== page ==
HELPR : A model for social care in the twenty first century
September 4, 2017
Adult social care is in crisis but could the solution be right in front of our eyes?
Could a change in the delivery model make a huge difference?
Despite its flaws, we still have an outstanding health and social care system, enabling the elderly to retain their independence and stay in their homes and communities. This structure works and will be enhanced by the NHS and local government approaching health and social care in a more holistic way.
Yet, with over 870,000 elderly people receiving local authority supported care every day (a figure growing by 8% a year), and with spending cuts resulting in a £500m deficit in home care funding in 2016/17, the current system is in crisis and the remedies being discussed, such as the social care precept, while welcome, simply aren’t enough to prevent the system from imploding.
With resources stretched to the limit, vulnerable people in the community are not getting the right care when they need it or simply not getting care at all, while the poorly paid, overworked and totally undervalued care workers receive little recognition while doing a frustratingly difficult job.
There is a solution, which is simple and can immediately make substantial savings while enhancing the quality of care delivered.
The current privately outsourced, agency delivered model for social care is broken. Local authorities pay an average hourly rate for care of £14.58, substantially below the estimated £16.70 needed to comply with National Minimum/Living Wage legislation, resulting in a litigation storm waiting to happen, which will destroy the existing system.
Of the current rate, less than half is paid to the care worker with the balance taken by the agency for overheads. The result is an underpaid, overworked, demotivated workforce, with agencies struggling to find new recruits and retain experienced workers.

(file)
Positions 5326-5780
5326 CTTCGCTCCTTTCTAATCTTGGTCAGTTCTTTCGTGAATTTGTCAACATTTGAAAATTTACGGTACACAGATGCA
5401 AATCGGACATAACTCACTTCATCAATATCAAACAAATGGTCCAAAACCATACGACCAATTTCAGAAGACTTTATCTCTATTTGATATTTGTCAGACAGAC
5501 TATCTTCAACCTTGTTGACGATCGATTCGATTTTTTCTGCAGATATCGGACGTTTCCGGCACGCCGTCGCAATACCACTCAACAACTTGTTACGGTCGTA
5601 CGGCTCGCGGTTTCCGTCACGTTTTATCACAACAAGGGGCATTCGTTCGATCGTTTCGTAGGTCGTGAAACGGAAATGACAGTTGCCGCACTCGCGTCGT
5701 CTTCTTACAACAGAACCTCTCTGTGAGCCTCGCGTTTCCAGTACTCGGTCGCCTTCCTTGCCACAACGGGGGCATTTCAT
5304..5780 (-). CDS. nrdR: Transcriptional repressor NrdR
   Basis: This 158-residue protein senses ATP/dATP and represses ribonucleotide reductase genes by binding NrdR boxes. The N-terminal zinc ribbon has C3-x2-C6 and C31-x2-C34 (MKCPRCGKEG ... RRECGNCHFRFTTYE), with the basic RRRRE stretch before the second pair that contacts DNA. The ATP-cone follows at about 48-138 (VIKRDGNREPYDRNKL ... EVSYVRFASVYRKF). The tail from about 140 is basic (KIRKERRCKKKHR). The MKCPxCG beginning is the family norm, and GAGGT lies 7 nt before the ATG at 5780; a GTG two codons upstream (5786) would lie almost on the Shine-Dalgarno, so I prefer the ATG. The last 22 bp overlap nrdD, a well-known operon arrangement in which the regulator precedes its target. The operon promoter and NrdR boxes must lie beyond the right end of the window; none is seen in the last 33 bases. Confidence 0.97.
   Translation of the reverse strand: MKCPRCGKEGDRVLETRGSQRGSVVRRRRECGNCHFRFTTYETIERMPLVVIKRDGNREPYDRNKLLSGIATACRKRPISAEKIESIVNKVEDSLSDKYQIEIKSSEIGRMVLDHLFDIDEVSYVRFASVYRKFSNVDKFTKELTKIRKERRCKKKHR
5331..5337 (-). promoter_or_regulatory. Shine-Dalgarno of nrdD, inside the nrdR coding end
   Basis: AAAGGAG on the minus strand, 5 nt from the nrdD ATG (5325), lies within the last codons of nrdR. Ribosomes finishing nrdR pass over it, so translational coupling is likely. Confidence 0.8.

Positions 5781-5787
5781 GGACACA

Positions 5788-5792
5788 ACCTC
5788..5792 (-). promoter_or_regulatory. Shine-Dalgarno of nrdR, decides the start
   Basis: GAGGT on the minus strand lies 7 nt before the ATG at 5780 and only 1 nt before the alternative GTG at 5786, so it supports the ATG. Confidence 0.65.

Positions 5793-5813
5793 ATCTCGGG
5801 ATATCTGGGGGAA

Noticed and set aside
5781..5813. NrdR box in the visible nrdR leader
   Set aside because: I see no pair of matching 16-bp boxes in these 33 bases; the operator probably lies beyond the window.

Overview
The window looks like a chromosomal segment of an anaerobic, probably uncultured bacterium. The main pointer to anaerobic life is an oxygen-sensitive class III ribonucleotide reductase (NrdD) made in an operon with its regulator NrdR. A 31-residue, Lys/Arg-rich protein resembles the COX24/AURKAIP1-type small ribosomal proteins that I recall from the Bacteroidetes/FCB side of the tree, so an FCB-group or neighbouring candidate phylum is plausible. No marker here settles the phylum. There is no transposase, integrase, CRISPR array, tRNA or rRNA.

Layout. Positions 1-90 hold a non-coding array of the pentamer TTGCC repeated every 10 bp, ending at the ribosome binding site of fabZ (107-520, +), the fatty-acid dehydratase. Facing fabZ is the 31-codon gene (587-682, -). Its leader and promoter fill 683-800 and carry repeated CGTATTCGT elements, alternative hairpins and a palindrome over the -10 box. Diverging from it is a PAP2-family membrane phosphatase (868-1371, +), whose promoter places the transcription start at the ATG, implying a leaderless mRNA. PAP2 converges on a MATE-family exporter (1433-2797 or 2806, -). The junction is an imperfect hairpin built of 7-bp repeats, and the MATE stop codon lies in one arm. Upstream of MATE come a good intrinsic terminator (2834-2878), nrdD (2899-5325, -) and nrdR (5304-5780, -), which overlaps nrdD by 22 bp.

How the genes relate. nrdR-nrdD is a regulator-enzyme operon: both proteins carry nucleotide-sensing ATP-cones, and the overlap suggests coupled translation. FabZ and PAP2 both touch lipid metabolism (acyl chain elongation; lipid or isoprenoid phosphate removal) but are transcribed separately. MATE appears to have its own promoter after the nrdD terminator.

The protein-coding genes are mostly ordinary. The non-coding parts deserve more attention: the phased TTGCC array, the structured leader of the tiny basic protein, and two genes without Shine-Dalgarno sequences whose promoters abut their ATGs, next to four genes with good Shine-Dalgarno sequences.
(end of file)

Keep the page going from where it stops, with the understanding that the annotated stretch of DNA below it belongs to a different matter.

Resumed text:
This system fails the agencies, the workers, our elderly and ultimately, the community.
Why not remove the middle man and replace them with leading edge technology, enabling care purchasers to interact directly with community based care providers? With this model we can substantially reduce overheads, resulting in a reduced hourly cost of care of up to 30%, while giving care workers a better deal by paying them 50% above the National Living Wage. This model not only delivers immediate savings to care budgets, but future proofs local authorities against wage inflation, while providing a consistent supply of motivated, high quality care workers.
By embracing technology, we can automate processes that reduce workload and paperwork, improve transparency and auditability, and enable vital client/patient information to be shared in real time between Social Services and the NHS, thus supporting the goal of a holistic health and social care model.
We need a community based solution to the way social care is managed, procured and delivered. We believe the best way to provide this is by leveraging technology within a social enterprise ethos, which puts people – carers, clients, councils and the community – first.
If you would like to know more about our ideas contact: Susie at [email protected]